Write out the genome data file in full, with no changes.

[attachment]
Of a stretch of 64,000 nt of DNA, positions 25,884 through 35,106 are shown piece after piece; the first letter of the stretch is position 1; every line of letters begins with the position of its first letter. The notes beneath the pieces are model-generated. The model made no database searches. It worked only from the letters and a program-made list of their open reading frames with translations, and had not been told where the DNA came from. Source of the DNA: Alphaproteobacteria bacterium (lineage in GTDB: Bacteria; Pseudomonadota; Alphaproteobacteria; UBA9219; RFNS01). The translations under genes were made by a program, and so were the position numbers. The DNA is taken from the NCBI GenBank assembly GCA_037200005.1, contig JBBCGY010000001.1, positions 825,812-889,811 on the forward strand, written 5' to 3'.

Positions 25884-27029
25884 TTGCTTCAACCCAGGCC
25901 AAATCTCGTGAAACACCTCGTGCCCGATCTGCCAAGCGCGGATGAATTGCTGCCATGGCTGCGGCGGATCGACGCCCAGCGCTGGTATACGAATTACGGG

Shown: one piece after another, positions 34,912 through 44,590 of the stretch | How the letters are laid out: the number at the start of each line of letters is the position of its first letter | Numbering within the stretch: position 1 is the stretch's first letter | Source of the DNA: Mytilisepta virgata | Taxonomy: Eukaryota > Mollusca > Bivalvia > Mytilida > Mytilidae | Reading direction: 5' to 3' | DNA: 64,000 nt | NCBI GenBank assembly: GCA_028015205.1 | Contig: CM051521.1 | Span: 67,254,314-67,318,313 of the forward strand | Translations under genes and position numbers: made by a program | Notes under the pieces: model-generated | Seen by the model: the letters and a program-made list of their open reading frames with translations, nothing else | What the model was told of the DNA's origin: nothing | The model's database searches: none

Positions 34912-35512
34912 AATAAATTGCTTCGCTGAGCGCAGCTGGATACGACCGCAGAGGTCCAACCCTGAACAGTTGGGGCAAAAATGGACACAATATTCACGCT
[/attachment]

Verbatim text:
Of a stretch of 64,000 nt of DNA, positions 25,884 through 35,106 are shown piece after piece; the first letter of the stretch is position 1; every line of letters begins with the position of its first letter. The notes beneath the pieces are model-generated. The model made no database searches. It worked only from the letters and a program-made list of their open reading frames with translations, and had not been told where the DNA came from. Source of the DNA: Alphaproteobacteria bacterium (lineage in GTDB: Bacteria; Pseudomonadota; Alphaproteobacteria; UBA9219; RFNS01). The translations under genes were made by a program, and so were the position numbers. The DNA is taken from the NCBI GenBank assembly GCA_037200005.1, contig JBBCGY010000001.1, positions 825,812-889,811 on the forward strand, written 5' to 3'.

Positions 25884-27029
25884 TTGCTTCAACCCAGGCC
25901 AAATCTCGTGAAACACCTCGTGCCCGATCTGCCAAGCGCGGATGAATTGCTGCCATGGCTGCGGCGGATCGACGCCCAGCGCTGGTATACGAATTACGGG

Shown: one piece after another, positions 34,912 through 44,590 of the stretch | How the letters are laid out: the number at the start of each line of letters is the position of its first letter | Numbering within the stretch: position 1 is the stretch's first letter | Source of the DNA: Mytilisepta virgata | Taxonomy: Eukaryota > Mollusca > Bivalvia > Mytilida > Mytilidae | Reading direction: 5' to 3' | DNA: 64,000 nt | NCBI GenBank assembly: GCA_028015205.1 | Contig: CM051521.1 | Span: 67,254,314-67,318,313 of the forward strand | Translations under genes and position numbers: made by a program | Notes under the pieces: model-generated | Seen by the model: the letters and a program-made list of their open reading frames with translations, nothing else | What the model was told of the DNA's origin: nothing | The model's database searches: none

Positions 34912-35512
34912 AATAAATTGCTTCGCTGAGCGCAGCTGGATACGACCGCAGAGGTCCAACCCTGAACAGTTGGGGCAAAAATGGACACAATATTCACGCT